Booth's gambling issues were clearly meant to be the memory that was being dug up. How shallow is his addiction buried? It has never really come up as a problem for the last seven years yet it is still within him and he resists Sweets' curiosity to know more. All it really does is provide knowledge of codes so that the murderer's motive can be identified. It doesn't affect his relationship with Brennan the way her reluctance to talk to him about her fears or worries does. In the end, they are together in Booth's bed, he watching football rather loudly, she checking out houses on line.

They may have been living together for five months, but I wonder what they have been talking about all that time. Brennan is nothing if not thorough and I am surprised she has let such an ad hoc arrangement continue until there is only four months of the pregnancy left. They don't seem to have bought anything or set up a nursery or do any of things new parents would be doing by this stage. Anyway, new memories are being made now, ones involving the three of them - and possibly Parker although Booth seems to have forgotten about him.

The second episode, while gross, presented further evidence of Brennan still feeling uncomfortable about privacy and intimate behaviour. Blurting out the sex of the child to Hodgins rather than Booth is thoughtless at best and selfish in the extreme. Booth takes it well though and while they were at loggerheads over where to live, he seems almost equivocal about missing the ultrasound appointment because Brennan thought he wasn't interested in the medical ie scientific aspect of parenting. She did show him the DVD though. I think the emotional aspects are still passing her by, which is a poor choice on Show's part because they are compartmentalising the pair into brain and heart when it just doesn't work like that. Is Brennan excited by the prospect of having a daughter? Does she want to share her feelings with us? Anytime soon would be nice.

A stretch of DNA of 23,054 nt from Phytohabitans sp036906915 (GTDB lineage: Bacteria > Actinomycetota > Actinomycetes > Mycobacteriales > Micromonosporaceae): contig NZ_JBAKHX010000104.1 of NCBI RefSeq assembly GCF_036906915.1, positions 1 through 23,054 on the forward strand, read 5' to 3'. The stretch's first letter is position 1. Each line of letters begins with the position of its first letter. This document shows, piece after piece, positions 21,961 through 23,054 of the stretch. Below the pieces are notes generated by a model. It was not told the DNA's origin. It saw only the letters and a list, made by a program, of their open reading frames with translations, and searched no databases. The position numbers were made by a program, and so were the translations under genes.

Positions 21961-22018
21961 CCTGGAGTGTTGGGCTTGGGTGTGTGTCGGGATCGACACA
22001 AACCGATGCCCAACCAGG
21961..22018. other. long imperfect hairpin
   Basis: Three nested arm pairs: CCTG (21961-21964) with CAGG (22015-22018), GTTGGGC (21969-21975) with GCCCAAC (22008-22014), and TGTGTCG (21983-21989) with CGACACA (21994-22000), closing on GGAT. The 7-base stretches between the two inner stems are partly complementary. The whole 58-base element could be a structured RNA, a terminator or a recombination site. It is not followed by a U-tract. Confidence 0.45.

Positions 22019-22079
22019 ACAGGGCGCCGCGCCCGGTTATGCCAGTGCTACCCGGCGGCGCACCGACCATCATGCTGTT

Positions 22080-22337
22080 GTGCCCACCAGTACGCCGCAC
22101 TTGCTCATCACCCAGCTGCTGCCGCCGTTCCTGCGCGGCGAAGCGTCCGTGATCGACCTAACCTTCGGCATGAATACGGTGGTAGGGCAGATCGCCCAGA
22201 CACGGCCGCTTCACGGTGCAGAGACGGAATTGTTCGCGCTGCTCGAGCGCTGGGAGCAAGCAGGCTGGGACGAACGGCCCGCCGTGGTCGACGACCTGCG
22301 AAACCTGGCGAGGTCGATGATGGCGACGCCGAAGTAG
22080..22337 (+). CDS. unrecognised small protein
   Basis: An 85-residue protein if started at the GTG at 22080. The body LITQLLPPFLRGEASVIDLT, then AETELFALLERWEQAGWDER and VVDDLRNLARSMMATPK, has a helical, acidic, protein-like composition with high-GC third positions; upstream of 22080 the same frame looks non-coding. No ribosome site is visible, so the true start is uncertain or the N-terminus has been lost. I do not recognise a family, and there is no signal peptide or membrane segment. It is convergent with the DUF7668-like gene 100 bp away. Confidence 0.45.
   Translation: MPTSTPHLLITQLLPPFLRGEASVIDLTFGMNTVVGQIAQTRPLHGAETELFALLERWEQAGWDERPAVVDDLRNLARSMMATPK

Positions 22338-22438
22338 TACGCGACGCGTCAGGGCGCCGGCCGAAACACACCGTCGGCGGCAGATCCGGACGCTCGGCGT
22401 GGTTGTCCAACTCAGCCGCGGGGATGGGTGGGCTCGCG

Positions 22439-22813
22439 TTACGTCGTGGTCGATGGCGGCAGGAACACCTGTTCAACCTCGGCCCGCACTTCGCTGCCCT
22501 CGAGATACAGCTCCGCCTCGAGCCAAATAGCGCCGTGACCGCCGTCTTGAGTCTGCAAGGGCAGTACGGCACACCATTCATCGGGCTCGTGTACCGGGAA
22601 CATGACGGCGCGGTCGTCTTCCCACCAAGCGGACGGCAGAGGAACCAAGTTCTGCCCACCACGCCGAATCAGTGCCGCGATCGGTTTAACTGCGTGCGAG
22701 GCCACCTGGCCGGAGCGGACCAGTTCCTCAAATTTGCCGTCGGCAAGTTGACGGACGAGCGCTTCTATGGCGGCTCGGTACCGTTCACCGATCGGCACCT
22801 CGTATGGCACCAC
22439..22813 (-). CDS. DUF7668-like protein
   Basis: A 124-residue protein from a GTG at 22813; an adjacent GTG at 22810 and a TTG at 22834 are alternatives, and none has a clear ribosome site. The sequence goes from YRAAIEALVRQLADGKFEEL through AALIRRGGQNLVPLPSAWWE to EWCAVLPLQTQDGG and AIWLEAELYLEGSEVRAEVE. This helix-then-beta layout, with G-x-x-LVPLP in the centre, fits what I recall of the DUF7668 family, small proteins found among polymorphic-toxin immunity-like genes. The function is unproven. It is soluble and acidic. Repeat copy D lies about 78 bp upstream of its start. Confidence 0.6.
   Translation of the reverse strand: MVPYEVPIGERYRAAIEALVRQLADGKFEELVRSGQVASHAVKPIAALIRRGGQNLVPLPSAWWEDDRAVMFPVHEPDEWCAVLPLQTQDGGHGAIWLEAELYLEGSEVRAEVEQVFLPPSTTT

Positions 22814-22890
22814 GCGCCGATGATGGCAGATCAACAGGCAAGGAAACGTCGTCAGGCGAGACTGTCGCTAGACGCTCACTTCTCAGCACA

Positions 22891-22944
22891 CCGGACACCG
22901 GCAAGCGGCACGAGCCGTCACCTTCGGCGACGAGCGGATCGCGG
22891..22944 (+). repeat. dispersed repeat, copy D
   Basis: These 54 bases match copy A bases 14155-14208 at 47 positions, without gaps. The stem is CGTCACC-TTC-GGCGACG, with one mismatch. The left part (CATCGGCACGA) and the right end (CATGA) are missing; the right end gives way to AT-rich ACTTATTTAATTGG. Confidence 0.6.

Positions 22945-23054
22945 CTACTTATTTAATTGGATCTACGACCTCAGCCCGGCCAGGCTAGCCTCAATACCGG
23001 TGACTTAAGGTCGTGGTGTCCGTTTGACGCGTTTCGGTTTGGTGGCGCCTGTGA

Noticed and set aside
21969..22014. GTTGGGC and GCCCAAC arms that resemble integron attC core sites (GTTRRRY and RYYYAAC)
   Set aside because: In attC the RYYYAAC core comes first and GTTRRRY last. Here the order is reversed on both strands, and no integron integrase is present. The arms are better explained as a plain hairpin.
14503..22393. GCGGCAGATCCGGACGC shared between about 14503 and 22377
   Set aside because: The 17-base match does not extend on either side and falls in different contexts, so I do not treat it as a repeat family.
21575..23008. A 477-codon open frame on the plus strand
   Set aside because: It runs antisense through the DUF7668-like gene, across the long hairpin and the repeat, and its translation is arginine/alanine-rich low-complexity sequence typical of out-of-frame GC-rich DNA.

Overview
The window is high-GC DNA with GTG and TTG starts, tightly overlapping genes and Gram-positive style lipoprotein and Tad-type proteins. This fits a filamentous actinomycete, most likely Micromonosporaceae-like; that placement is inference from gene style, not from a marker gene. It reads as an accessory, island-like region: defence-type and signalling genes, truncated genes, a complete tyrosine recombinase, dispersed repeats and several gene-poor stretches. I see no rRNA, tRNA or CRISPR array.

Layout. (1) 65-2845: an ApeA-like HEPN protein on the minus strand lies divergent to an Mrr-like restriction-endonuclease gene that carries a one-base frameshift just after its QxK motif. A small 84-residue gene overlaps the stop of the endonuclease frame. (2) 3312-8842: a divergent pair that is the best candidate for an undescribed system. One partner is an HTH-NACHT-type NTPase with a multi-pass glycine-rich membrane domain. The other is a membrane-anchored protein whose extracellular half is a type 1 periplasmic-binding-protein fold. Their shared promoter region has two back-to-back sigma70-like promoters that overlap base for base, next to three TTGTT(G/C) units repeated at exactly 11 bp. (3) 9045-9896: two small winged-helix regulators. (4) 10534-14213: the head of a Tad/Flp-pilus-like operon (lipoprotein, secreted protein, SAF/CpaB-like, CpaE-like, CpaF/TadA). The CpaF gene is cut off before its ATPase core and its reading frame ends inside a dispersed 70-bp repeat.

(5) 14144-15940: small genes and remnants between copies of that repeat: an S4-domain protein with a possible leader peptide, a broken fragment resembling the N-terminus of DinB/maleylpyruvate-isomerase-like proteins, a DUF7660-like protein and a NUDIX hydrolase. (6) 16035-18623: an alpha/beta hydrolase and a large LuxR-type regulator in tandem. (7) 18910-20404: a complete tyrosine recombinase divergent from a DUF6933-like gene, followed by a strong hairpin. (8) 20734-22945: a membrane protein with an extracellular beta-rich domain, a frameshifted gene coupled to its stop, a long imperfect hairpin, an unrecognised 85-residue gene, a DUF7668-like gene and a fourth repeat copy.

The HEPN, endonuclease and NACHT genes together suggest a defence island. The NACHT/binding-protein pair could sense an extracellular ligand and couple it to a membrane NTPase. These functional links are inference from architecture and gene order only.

Interestingly, this case was also able to feed into the coupledom because the victim was a young woman who had become pregnant and therefore was unable to fulfill her job as a competitive eater with the mega bucks available in Japan. The competition organiser pushed her in a fit of pique. It's rather simplistic to make the connection to Brennan, but Show seemed to want to do that.

The third episode continued on the theme of parenthood with the case revolving around toys. By this stage I think we get the pattern thank you. Also, the two of them seem to be permanently established at Booth's apartment and the domesticity is palpable. Brennan is now the little woman waiting for Booth to come in from work. He's all 'honey, I'm home' and pouring himself a well earned scotch (love the retro drinks cabinet) while telling her the woes of the case and work. They are not together all the time. Daisy and Sweets are out in the field with Booth (I am glossing over the way those two were used because.... *shudders*). Booth is not dropping into the lab to see how Brennan is or taking the opportunity to chat with Angela, or Cam, or bond with Jack. He's stuck with Sweets.

All in all, it's early days and the show is trying to be true to the characters while allowing us to see how the change in the partnership is working out. They are so used to writing UST however I sometimes think they have no idea how to resolve it satisfactorily all the time. Still, the two protagonists have never been in a relationship like this before - not even Booth as we don't know how involved he was with Rebecca when she was pregnant with Parker. Did she turn down his proposal and show him the door? That is a memory I would like to know about. Also, why have they not referred to Brennan's previous forays into parenthood be it the thinking behind using Booth's 'stuff' or the way she felt about Andy. These people do have a past, it's just sometimes Show fails to use it.